What Arthroscopic Skills Need to Be Trained Before Continuing Safe Training in the Operating Room?

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Abstract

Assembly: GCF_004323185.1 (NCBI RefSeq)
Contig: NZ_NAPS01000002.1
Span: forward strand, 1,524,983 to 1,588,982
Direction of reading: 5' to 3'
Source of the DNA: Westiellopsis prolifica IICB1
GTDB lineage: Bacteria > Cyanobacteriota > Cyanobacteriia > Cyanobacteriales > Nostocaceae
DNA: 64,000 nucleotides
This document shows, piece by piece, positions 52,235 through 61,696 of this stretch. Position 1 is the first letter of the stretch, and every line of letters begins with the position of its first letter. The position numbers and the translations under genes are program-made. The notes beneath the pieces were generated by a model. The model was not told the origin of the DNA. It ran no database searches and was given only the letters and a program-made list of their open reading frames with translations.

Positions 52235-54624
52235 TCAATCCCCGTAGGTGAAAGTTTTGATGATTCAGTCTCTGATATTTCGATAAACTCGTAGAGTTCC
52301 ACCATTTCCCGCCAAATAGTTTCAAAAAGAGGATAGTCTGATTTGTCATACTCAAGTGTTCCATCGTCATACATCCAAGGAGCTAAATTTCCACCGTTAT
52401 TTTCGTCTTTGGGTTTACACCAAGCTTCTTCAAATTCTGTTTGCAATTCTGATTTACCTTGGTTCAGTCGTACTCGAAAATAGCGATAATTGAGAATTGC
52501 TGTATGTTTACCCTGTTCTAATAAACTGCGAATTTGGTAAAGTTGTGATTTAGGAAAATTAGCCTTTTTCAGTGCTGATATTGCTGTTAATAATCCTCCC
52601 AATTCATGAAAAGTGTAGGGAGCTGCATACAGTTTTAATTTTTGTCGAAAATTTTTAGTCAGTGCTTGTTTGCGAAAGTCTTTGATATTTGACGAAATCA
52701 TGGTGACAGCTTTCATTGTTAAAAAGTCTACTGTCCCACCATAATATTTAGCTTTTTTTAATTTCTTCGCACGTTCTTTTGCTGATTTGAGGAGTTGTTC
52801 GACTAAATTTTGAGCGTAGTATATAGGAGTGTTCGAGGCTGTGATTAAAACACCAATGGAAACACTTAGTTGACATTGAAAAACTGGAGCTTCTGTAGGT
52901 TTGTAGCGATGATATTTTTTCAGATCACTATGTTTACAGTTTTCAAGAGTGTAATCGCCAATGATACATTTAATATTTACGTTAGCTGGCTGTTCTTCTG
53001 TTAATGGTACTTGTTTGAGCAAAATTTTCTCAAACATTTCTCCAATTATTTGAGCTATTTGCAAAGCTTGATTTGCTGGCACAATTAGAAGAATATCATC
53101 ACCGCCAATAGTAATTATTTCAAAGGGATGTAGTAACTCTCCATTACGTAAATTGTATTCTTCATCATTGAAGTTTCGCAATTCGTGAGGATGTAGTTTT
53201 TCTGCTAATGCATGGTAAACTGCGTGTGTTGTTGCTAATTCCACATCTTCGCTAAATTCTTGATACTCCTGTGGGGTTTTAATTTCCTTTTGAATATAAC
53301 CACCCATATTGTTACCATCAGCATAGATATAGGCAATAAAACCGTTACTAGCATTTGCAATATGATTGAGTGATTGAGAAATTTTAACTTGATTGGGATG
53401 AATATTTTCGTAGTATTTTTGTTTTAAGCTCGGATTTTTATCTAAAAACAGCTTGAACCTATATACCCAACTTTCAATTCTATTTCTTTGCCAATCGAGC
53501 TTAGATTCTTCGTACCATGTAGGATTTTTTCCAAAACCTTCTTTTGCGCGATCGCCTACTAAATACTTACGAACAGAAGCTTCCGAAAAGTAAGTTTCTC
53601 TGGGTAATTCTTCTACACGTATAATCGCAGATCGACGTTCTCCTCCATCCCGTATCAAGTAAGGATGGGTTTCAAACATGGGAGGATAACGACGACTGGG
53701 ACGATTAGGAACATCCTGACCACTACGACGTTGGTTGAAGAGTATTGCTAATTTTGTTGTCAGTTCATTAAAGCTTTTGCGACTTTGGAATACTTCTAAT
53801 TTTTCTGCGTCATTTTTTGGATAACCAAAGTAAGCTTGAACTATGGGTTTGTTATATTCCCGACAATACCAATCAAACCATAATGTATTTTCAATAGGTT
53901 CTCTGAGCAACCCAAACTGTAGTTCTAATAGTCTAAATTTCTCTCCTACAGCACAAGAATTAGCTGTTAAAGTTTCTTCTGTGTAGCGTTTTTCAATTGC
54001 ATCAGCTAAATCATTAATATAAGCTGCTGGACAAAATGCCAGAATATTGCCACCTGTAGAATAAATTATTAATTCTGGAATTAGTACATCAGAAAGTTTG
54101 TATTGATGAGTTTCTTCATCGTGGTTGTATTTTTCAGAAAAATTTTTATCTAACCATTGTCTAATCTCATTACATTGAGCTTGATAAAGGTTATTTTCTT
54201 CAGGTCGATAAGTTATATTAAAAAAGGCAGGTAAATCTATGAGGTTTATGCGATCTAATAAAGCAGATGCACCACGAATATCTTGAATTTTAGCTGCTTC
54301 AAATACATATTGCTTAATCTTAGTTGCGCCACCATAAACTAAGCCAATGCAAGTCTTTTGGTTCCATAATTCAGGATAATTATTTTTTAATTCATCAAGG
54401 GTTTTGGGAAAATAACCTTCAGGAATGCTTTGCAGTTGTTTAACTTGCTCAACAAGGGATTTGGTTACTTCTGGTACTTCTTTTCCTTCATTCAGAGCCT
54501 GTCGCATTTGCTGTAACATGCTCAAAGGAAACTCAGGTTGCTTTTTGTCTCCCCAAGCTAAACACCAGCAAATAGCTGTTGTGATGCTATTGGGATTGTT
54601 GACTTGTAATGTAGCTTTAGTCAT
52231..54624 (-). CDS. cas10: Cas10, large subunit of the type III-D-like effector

The purpose of this study was to generate consensus among experienced surgeons on “what skills a resident should possess before continuing safe training in the operating room (OR).” An online survey of 65 questions was developed and distributed to surgeons in the European community. A total of 216 responded. The survey included 15 questions regarding generic and specific skills; 16 on patient and tissue manipulation, 11 on knowledge of pathology and 6 on inspection of e-anatomical structures; 5 methods to prepare residents; and 12 on specific skills exercises. The importance of each question (arthroscopic skill) was evaluated ranging from 1 (not important at all) to 6 (very important). Chi-square test, respondent agreement, and a qualitative ranking method were determined to identify the top ranked skills (p < 0.05). The top four of general skills considered important were “anatomical knowledge,” “tissue manipulation,” “spatial perception,” and “triangulation” (all chi-square test > 134, p < 0.001, all excellent agreement > 0.85, and all “high priority” level). The top ranked 2 specific arthroscopic skills were “portal placement” and “triangulating the tip of the probe with a 30-degree scope” (chi-square test > 176, p < 0.001, excellent agreement, and assigned high priority). The online survey identified consensus on skills that are considered important for a trainee to possess before continuing training in the OR. Compared with the Canadian colleagues, the European arthroscopy community demonstrated similar ranking.

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